At a time when we have the oldest combination of Presidential candidates in history, with Donald Trump being past 70, and Hillary Clinton to be 69 in October, let’s take a look back at three Presidential candidates who lost, but were all younger than Theodore Roosevelt, our youngest President at 42 years and almost eleven months when he succeeded the assassinated President William McKinley in 1901; and these three Presidential candidates also, therefore, younger than John F. Kennedy, our youngest elected President, who took the oath at 43 years and almost eight months.
Our youngest Presidential nominee of a major party in history is William Jennings Bryan of Nebraska, a former Congressman, who ran as the Democratic nominee for President in 1896 and 1900, when he was younger than TR or JFK. Bryan was 36 and 40 when he ran his first two of three Presidential races, and had he won, he would have been inaugurated 15 days short of his 37th and 41st birthdays.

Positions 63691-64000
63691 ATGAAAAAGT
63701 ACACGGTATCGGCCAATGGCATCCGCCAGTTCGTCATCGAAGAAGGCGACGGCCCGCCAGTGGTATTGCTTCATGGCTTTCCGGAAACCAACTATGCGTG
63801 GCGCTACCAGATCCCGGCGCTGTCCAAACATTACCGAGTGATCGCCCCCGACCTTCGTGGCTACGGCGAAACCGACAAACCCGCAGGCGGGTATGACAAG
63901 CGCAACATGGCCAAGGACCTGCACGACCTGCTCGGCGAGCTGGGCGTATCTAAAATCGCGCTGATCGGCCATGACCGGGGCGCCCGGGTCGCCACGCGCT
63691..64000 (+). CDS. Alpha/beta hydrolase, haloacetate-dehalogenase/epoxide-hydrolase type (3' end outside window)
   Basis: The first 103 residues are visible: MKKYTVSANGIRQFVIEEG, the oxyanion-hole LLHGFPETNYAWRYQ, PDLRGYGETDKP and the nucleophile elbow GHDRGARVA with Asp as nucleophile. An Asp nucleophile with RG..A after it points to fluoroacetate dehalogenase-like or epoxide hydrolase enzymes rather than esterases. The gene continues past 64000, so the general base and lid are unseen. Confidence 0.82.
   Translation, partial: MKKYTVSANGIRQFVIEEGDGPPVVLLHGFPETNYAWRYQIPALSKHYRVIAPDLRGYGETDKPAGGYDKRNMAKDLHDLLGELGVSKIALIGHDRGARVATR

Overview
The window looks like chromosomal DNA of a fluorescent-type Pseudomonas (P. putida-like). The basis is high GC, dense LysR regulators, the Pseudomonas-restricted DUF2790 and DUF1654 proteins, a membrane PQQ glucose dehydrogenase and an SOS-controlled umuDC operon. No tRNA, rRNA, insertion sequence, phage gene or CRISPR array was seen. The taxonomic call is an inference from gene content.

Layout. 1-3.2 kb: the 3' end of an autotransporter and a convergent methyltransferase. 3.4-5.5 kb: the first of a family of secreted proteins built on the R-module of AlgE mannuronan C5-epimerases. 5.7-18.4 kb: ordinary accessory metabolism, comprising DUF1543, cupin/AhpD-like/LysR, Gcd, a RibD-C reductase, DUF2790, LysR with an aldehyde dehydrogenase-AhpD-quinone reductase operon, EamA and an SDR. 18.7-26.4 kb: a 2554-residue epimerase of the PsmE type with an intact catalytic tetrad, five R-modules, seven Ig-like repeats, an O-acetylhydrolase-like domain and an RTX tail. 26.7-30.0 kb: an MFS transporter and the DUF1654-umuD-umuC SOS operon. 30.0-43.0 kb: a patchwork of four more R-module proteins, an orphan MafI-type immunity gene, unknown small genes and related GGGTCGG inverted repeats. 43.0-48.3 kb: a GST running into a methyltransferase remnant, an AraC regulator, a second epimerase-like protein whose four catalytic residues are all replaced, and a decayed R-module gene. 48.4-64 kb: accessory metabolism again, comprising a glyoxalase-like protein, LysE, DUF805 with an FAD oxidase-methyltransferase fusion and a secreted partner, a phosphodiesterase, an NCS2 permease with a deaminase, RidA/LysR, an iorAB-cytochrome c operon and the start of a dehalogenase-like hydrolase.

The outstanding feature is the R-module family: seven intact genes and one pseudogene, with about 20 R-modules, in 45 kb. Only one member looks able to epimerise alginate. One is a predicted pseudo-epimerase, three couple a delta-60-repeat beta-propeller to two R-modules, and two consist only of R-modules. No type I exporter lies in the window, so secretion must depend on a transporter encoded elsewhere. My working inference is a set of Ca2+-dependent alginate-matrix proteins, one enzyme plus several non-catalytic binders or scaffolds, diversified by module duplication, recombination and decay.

Our second youngest Presidential nominee was John C. Breckinridge of Kentucky, who was Vice President at age 36 under President James Buchanan from 1857-1861 but was actually 35 at the time of his election. He was the Southern Democratic nominee in 1860 at age 39 although he would have been 40 at the time of the inauguration, running against Republican Abraham Lincoln, Democrat Stephen Douglas, and Constitutional Union nominee John Bell. Breckinridge served in the US House before being Vice President, and later was part of the Confederate government and army during the Civil War, and later served in the US Senate from Kentucky.
Thomas E. Dewey of New York sought the Presidency for the first time in 1940, when he was 38, and serving as Manhattan County District Attorney, but was thought to be too young to be taken seriously. But in 1944, in his first of two Presidential campaigns, when New York Governor, he ran on the Republican Party line against Franklin D. Roosevelt, running for his fourth term as World War II was nearing its last months. Dewey would have been inaugurated about two months short of his 43rd birthday, had he won in 1944, making him about a month younger than TR when he became President.
Dewey was favored in his second round of Presidential candidacy in 1948, when he lost in an upset to Harry Truman, after all public opinion polls projected an easy win but at that point he would have been two months short of 47, at the time of inauguration.